Photo of students and instructor on rowing machinesIt's after school at Lake Ridge Middle School. Jennifer Tallman sits on an ergometer in the auxiliary gym in front of students, also on ergometers, instructing them to "Lean forward to one. Lean back to eleven. Arms in. Arms out." The exercise machines whine as students pull the handles and push back in the sliding seats. These are the sounds typically heard during the crew club meeting. They may not be in boats in the water, but they are learning proper rowing techniques. Tallman, who is also a language arts teacher at Lake Ridge Middle, was inspired to start the club after seeing how much her own children enjoyed the sport and her love for the sport.

In 2012, Tallman recruited a few high school coaches to teach the Lake Ridge Middle students about crew. As the club membership increased, high school crew team members were recruited to help, but in 2016, Tallman decided to take up the sport. She became a certified ergometer instructor and the coach of the crew club.

Using the ergometer, or the "erg," as it's commonly referred to, Tallman teaches the three parts of the stroke and how to best use the leg, core, and arm muscles for better results.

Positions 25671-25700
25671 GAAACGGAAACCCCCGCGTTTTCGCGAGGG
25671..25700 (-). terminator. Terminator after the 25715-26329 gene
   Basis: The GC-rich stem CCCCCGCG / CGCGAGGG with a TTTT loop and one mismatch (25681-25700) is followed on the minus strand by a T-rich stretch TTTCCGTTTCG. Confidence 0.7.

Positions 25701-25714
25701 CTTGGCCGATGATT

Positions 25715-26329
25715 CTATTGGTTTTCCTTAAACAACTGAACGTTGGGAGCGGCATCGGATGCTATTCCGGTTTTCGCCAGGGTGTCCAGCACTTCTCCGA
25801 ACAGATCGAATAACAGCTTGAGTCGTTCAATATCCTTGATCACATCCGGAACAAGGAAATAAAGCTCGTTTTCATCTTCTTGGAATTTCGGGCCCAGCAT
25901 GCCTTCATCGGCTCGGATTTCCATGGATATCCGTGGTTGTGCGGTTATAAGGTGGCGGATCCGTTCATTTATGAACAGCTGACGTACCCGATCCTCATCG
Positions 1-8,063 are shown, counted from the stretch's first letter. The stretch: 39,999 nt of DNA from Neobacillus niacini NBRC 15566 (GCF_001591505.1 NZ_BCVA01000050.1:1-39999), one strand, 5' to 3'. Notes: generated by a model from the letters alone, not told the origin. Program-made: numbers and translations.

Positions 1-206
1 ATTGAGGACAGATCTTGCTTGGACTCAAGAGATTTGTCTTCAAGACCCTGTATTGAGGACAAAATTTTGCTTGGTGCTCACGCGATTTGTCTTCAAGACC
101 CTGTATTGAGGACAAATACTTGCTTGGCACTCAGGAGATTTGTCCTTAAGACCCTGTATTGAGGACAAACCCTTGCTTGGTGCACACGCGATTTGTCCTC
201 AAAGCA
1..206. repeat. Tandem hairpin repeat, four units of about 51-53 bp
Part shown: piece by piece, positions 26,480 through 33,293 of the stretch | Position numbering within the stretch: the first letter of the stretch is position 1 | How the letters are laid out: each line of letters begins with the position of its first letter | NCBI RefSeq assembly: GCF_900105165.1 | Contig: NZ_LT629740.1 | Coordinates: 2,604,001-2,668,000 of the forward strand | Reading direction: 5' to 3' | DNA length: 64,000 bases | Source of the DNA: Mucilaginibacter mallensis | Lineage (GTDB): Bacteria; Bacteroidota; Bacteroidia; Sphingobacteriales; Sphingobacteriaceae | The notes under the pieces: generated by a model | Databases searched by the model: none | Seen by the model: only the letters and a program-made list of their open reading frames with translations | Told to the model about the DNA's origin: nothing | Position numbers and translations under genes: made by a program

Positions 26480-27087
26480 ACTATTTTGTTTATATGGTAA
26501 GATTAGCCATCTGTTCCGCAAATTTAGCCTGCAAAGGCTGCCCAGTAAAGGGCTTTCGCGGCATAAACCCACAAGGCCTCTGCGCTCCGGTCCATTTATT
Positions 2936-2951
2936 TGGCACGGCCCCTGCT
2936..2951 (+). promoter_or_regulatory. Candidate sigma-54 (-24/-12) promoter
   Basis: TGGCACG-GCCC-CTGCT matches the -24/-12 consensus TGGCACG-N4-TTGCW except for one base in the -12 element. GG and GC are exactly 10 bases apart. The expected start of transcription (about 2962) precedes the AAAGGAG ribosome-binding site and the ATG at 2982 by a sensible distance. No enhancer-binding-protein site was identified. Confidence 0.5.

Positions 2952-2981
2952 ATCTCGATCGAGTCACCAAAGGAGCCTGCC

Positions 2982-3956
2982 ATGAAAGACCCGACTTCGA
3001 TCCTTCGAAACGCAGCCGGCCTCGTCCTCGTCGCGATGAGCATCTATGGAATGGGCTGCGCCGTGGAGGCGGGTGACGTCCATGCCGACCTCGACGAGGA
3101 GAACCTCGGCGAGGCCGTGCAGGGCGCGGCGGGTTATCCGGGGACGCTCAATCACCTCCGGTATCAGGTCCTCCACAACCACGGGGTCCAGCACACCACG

First-year club member Gabe Anderson, a seventh grader, explains, "It's cool because it's really good exercise. Before joining, I thought that it was mainly using your arms, but you use your legs and core muscles more than your arms." His teammate, Izzy Avalos-Ceja, seventh grade, added, "It's really simple, but complicated at the same time, because you can easily mess up. Once you get used to the rhythm though, it's go, go, go."

Tallman used the erg's calorie tracker in an educational activity. "Each student selected a piece of candy out of a bin, then we calculated the total number of calories for all of the candy. We worked together to burn the calories just to show the effort that goes into burning off calories," she explained.

During club meetings, the students divide into teams to compete. As each student completes a timed sprint, they log their meters. The experience teaches them how proper technique is essential to increasing how many meters they can row.

"This is just a taste of crew. We only meet once a week in the fall, but I truly believe that in our schools, we need to have clubs where students feel like they belong, they can connect with other students and they feel like they're a part of something bigger," Tallman explained.